In Tashkent, there are a number of election billboards along major roads advertising the date, but far fewer posters for specific party campaigns. The frenzied fanfare of elections witnessed in Western democracies is largely absent in the Uzbek context, although there have been some changes in that regard as well. The televised debates have been a new addition to the political spectacle in the country. Election officials and candidates have been more willing to interact with journalists, and face tougher questions in more public settings than ever before.
But the five parties that are contesting the polls are all pro-government; no opposition parties were registered and no independent candidates are running. Such shortcomings preclude the election being heralded as completely free and fair. But these issues are being discussed, openly, by people and officials and that’s another mark of progress.
The debates, of which there have been almost 30, have included some lively exchanges between parties and between journalists and party leaders. While a wide range of topics have been covered in the debates — from economic issues to (some) human rights issues and questions about the lack of opposition — the parties still struggle with the specifics of policymaking and with differentiating themselves from each other. As each party presents itself as representing a faction of society — for example, O’zLiDep positions itself as the party of entrepreneurs and business — they don’t easily set against each other on specific policy choices.
Saipov commented that “sudden openness and uncensored live TV and radio coverage also revealed certain parties’ immaturity in political astuteness, charisma, and sound judgement in a number of urgent issues of both domestic and foreign policy.”
There seems to be an awareness among those involved in the election process that there is far more work to be done.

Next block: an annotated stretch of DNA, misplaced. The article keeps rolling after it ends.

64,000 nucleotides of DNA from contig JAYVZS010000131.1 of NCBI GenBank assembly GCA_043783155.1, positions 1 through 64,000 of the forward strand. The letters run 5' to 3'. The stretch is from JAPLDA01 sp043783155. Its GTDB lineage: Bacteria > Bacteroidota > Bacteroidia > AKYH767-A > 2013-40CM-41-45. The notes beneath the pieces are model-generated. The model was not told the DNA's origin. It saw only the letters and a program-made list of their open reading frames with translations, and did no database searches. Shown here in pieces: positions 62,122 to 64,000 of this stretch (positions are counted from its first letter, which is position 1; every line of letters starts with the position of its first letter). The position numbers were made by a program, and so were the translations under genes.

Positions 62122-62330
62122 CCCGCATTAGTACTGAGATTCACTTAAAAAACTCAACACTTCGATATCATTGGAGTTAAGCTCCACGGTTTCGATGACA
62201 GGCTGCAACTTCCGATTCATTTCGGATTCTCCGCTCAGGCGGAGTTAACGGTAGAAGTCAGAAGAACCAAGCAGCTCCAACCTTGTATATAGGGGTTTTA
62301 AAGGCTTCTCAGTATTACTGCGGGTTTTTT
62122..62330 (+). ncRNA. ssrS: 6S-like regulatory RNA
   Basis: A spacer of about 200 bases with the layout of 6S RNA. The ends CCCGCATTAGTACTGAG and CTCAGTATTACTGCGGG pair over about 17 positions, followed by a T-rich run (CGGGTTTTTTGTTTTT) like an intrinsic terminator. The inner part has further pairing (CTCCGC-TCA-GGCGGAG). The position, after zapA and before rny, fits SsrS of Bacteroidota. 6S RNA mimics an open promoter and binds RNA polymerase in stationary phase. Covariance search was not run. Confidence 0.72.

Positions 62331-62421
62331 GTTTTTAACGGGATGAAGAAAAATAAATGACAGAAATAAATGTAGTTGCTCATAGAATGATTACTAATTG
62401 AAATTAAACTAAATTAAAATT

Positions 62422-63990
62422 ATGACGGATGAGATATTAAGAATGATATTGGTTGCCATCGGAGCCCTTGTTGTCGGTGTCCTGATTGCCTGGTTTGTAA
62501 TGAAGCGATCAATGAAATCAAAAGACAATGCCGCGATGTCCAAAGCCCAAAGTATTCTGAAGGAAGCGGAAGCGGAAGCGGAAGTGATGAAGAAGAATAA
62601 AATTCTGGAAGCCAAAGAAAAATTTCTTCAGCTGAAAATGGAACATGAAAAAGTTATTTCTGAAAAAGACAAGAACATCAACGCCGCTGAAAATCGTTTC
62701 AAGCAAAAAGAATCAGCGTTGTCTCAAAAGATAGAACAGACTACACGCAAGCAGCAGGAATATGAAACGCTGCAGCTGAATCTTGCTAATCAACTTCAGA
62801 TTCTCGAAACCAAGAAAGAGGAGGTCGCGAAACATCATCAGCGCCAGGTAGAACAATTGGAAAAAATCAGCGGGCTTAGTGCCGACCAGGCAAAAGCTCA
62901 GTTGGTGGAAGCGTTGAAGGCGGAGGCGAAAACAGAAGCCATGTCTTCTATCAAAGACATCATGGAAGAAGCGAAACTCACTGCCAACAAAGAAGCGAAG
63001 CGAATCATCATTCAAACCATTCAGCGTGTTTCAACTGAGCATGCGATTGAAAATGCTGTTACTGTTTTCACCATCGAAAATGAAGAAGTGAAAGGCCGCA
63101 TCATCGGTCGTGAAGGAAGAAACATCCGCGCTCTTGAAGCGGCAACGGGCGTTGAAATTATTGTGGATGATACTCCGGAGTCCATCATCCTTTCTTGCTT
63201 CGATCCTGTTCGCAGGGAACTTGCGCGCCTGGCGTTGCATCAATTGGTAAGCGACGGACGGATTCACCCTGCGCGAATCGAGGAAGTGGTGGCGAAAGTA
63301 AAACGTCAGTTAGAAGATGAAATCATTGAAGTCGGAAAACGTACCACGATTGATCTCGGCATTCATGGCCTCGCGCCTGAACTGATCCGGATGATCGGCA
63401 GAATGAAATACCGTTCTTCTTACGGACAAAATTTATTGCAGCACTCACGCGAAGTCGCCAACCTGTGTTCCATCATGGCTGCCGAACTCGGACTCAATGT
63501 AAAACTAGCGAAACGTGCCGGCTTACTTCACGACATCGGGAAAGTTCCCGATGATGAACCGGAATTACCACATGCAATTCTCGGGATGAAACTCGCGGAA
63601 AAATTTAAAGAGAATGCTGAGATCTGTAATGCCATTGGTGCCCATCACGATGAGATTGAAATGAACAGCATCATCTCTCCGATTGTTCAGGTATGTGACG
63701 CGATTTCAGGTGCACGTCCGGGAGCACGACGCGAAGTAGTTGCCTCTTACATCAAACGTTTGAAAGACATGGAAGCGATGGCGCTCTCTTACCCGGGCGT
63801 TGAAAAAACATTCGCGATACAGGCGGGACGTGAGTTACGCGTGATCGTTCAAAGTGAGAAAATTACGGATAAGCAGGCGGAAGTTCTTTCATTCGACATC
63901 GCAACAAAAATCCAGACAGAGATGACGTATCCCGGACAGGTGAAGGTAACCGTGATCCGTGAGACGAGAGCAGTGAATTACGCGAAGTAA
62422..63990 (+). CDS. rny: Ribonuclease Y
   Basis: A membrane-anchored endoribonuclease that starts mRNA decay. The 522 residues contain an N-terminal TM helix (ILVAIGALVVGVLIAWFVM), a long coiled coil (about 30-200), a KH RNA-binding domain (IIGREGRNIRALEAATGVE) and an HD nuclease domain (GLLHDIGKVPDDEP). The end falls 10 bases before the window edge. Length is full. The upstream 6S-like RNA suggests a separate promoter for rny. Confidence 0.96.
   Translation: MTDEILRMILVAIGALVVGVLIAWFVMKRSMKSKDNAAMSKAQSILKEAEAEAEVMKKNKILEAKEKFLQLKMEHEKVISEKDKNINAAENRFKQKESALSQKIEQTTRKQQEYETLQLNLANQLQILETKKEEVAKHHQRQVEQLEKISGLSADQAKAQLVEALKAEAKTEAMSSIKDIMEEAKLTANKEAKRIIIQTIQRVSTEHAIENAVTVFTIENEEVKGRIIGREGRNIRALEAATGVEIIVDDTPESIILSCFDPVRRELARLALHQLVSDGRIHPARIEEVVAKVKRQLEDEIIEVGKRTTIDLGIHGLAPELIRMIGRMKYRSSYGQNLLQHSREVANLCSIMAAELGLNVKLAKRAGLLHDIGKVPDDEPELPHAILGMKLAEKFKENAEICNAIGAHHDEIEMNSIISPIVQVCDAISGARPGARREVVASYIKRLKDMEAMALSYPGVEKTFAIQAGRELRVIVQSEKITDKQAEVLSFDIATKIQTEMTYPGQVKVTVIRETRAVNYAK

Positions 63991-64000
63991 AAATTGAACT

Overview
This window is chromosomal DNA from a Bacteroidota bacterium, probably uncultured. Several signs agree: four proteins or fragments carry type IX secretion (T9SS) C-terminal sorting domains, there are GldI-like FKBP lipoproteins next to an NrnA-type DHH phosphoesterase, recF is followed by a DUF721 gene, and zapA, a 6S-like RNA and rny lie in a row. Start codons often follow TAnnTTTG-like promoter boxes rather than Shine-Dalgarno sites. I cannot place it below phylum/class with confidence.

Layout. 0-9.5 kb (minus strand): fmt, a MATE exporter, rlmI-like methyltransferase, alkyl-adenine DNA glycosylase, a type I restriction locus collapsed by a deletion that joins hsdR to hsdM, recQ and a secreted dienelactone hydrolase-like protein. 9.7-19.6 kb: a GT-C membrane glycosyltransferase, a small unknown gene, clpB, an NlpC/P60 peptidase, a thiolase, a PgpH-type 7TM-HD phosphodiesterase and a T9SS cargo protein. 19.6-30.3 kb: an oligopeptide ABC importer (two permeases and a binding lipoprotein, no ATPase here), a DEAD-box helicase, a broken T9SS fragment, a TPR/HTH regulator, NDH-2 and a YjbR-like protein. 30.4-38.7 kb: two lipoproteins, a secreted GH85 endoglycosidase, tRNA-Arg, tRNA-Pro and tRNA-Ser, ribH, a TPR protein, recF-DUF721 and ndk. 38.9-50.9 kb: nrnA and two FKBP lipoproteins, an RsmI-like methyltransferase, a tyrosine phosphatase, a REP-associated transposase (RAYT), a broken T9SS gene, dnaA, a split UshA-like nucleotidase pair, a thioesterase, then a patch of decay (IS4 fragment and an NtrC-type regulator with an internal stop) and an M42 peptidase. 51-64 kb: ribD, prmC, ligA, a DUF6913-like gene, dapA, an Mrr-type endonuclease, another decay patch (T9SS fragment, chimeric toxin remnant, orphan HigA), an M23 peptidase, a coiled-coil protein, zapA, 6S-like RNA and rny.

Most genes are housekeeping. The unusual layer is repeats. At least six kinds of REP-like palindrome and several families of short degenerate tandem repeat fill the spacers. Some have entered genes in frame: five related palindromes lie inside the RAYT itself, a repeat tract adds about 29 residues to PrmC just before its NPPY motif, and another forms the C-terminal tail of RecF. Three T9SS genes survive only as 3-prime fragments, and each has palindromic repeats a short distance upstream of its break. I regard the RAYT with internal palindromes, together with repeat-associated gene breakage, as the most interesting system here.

Rosenblum noted that the head of the Uzbek Central Election Commission recently commented on the reality that further changes will need to be made to Uzbek election laws, including the inclusion of new and opposition parties and independent candidates. Such discussions reflect contemplation of criticisms in the run-up to the election that, as Rosenblum phrased it, “the process needs to be opened up more from the beginning in order to give the electorate some real choice.”
While the government is extremely enthusiastic about the polls, average Uzbeks appear more circumspect, many trending toward apathy. This is not unique to Uzbekistan, necessarily, but to drive interest and attention in the formal political sphere, the legislative process, the parliament must become a relevant actor.
As Bruce Pannier wrote this week, “The country’s previous parliamentary elections have all been practically nonevents.” The resulting parliaments were rubberstamp bodies showing little independent initiative in the policymaking sphere. Fear may have receded, as Saipov commented, but it has yet to be replaced with boldness and confidence.
Nevertheless, Rosenblum said, “No matter what, these elections will be a step forward, a very positive step forward in the evolution of democracy here.”
“What have we learned from the past 25 years of ‘transitions’ is that the process of reform is very difficult,” Murtazashvili said. “Uzbekistan continues to move forward. Maybe it is not as fast as some would like… It is a lost opportunity that these creative and constructive [civil society] voices are not yet part of the formal political process.”
Ultimately, Sunday’s vote is just the starting pistol: The hard part comes after, when either the parliament takes initiative in the legislative sphere or it does not. Expectations may be low for how “free and fair” an opposition-less election can truly be (it can’t, by definition), but other expectations are high and the costs of disappointment is the loss of momentum in the overall reform program.
“The long-term opportunity for the Mirziyoyev government is how it will deal with the expectations for both political and economic reform that it itself has raised,” Murtazashvili told The Diplomat. “He has raised expectations of citizens — who clearly understand that they are facing limited competition — that things will change.”